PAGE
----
Innovation is about more than just new technology

Real innovation is about identifying the opportunities and weakness of your companies and determining a plan to address them, be that through a changed management structure, shifting cultural mindset, or implementing technological solutions.

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Nestor Aleman Esteban

Nestor Aleman Esteban is Regional Manager of IT Projects - West Africa at Kinross Gold Corp. Before he joins us at Mines and Technology London, I sat down with him to discuss his opinions on what innovation really means, the most common pitfalls that miners face when pursuing technology solutions, and how smaller companies can apply the learnings from the majors.

In terms of innovation in mining technology where does the biggest opportunity lie and why?

The biggest opportunity lies in people realising the technology innovation isn’t just about buying new hardware and software. It is about having a strategy. It is about determining where you want your mining in a few years’ time. It is about identifying the opportunities and the weaknesses and coming up with a plan to resolve them. The solution might be to change the management structure; it might be to change the cultural mindset; it doesn’t always have to be about technology. It really is about being innovative in your strategical thinking first  and then seeing how technology can support this.

In what part of mining will technology become more important?

Mining is becoming more difficult as you mine deeper and as there is more waste. Technology can help enhance accuracy in ore extraction but also improve ore pickup after blasting for loading and hauling to plant or dump. Too many minerals are offloaded in waste dumps and too much waste falls into the processing chain. We are focusing a lot of our work on being better at estimating the quality of the rocks and trying to improve mineral processing.

What are the cultural challenges of introducing technological change in a mining company? How do you win ‘hearts and minds?

It partially depends on the jurisdiction and the country as labour issues differ. In some countries where we operate there has some resistance to change due to the cultural differences. Sometimes we haven’t been able to implement changes such as driverless trucks due to legislation, so we have concentrated on solutions that minimise human error such as modular dispatch.

What are the common mistakes miners make in technology innovation?

Poor interoperability and integration. Mining operations are guilty all to often on working in silos rather than taking a holistic view. Too often different departments purchase different pieces of software and then expect IT to get to work together. There needs to be more innovation in interoperability. Mining is further behind other industries such as oil and gas in this respect.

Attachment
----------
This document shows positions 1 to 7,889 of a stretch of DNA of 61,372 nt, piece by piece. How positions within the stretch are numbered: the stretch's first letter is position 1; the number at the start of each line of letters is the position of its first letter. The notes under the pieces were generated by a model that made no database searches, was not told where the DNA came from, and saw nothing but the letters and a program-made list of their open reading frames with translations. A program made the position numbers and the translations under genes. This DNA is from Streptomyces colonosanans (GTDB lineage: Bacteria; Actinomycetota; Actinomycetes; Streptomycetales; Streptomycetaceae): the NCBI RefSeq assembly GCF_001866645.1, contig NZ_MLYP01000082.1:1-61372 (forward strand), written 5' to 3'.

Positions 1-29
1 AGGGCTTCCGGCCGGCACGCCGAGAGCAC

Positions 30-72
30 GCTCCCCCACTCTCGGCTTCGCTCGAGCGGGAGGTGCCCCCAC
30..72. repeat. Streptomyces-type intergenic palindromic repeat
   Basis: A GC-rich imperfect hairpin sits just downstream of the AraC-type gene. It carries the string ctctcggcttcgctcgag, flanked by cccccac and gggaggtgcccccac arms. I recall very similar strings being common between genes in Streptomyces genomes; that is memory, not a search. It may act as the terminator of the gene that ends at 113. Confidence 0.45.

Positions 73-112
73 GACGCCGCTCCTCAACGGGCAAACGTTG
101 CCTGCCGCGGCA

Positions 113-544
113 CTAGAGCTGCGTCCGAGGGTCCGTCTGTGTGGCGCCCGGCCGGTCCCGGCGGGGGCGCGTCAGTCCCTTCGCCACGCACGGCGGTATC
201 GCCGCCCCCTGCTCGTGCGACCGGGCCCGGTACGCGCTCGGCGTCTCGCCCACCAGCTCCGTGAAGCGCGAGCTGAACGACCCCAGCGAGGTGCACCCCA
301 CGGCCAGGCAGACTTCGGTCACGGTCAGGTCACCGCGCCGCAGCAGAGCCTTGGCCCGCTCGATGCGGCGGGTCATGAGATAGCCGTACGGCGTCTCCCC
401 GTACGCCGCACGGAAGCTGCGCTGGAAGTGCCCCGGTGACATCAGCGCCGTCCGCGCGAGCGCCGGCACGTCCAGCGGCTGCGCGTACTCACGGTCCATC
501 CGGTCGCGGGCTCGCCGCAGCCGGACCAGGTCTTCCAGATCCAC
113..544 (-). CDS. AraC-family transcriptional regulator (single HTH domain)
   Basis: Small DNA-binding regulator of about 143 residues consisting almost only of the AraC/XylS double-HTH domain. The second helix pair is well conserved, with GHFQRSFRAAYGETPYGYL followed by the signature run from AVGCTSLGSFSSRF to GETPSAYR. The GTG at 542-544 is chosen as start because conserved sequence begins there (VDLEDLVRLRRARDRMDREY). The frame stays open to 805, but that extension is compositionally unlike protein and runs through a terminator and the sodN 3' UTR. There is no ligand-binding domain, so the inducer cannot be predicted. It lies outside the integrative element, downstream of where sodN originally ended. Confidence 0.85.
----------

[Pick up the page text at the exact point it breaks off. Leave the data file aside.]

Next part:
Can you tell us a little bit about what you will be speaking at Mines and Technology? 

Previously at Mines and Technology I have talked about the IT infrastructure required for a remote operation and some of the challenges involved. At Mines and Technology London I’ll be talking about how we have sorted out the challenge of running all our applications on servers-on-premises because external cloud computing was not feasible with the condition of our Internet connection.

Has that helped combat cyber security?

Definitely.  If you go for a 3rd party cloud solution, applications and data management and responsibility is shared with the cloud provider. We feel more secure having the ownership of our data and having the data on our premises. We have full control on who access our applications and data and we can also control restricted and time-limited access for 3rd parties such as vendors.

What has been the biggest benefit that technology has bought your mining operations?

It has bought us cost savings without reducing the number of employees, which was not possible in countries which require a lot of capital investment. Therefore, we have to get the most out of each dollar spent.

I often speak to smaller junior producers and they say “technology is too expensive”; “its only for the big miners like Kinross”; “I can get by on less” – what do you say?

Before I was at Kinross I worked as a consultant advising SMEs, sometimes small companies of only 4 people. They’d often raise similar objections. My response was to point out that there are plenty of ways of innovating without incurring cost. You can innovate in processes; you innovate by streamlining your processes; you can innovate by download a free application. Innovation isn’t just about purchasing things. It may be a consequence of your strategy, but it isn’t your strategy.

Nestor Aleman Esteban, Regional Manager of IT Projects - West Africa, Kinross Gold Corp, will be discussing this topic in more depth  at Mines and Technology London, taking place at the Business Design Centre, 25-27 November. 

Andrew Thake

Head of Content, Mines and Money